The Safflower plant, known in India as Koosumbha and in China as Hoang-tchi, is extensively cultivated in India, China and other parts of Asia, also in Egypt and Southern Europe; but its native country is unknown. It grows about 2 to 3 feet high, with a stiff, upright whitish stem, branching near the top; and has oval, spiny, sharp-pointed leaves, their bases half-clasping the stem. Its fruits are about the size of barleycorns, somewhat four-sided, white and shining, like little shells.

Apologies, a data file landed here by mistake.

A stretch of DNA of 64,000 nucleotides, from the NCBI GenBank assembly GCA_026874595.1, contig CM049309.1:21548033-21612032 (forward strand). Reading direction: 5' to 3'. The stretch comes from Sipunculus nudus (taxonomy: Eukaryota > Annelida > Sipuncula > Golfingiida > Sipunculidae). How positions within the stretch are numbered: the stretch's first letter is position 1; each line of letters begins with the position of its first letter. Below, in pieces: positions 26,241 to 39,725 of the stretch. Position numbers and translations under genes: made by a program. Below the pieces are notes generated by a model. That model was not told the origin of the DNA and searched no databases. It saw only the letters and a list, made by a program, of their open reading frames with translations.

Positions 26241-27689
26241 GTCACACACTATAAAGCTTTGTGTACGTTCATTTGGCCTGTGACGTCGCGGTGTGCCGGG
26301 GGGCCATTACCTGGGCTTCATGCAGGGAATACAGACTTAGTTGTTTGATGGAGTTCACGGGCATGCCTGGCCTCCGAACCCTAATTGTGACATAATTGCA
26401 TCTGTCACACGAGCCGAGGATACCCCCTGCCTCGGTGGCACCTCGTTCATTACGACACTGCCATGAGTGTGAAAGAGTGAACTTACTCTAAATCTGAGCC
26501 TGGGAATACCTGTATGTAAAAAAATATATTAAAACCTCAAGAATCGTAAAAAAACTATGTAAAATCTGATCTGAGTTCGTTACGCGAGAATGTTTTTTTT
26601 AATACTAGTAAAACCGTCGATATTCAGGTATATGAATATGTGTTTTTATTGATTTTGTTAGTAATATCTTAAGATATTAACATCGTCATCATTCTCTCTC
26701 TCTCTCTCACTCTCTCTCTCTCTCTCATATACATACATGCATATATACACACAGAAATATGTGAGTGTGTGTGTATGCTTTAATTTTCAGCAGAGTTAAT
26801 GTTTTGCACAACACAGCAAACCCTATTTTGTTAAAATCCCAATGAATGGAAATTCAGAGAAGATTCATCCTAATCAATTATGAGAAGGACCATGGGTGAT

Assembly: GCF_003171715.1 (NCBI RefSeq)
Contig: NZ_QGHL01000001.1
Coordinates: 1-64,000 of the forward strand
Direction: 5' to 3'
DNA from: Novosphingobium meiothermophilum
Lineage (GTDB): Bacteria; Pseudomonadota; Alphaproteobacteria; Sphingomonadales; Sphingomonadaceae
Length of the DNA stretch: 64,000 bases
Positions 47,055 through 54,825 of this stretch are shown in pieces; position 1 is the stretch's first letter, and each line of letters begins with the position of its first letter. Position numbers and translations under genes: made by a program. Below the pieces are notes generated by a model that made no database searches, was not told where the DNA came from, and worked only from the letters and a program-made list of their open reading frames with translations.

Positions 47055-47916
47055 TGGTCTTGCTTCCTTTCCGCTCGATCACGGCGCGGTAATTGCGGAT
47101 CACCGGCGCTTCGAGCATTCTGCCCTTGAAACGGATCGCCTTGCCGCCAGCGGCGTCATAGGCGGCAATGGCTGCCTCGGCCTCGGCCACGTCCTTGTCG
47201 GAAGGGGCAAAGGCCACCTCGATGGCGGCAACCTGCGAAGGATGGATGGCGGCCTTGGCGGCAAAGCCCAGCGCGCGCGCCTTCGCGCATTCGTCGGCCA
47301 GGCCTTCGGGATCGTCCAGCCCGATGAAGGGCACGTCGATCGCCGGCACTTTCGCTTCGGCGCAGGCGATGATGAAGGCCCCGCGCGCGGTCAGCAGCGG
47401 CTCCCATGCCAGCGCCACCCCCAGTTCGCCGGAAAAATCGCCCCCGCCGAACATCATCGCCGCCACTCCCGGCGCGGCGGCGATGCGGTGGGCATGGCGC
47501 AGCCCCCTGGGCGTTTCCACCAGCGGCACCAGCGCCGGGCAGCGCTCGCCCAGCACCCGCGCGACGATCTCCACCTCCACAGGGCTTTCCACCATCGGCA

Safflower is one of the oldest crops known. For most of its history, the florets were used as the source of a dye, until more stable sources were developed. Interest in the health benefits of unsaturated oils to lower cholesterol levels brought about a new popularity of the ancient food source. Safflower has been used in many herbal traditions worldwide including Native American, TCM, and Ayurvedic medicine.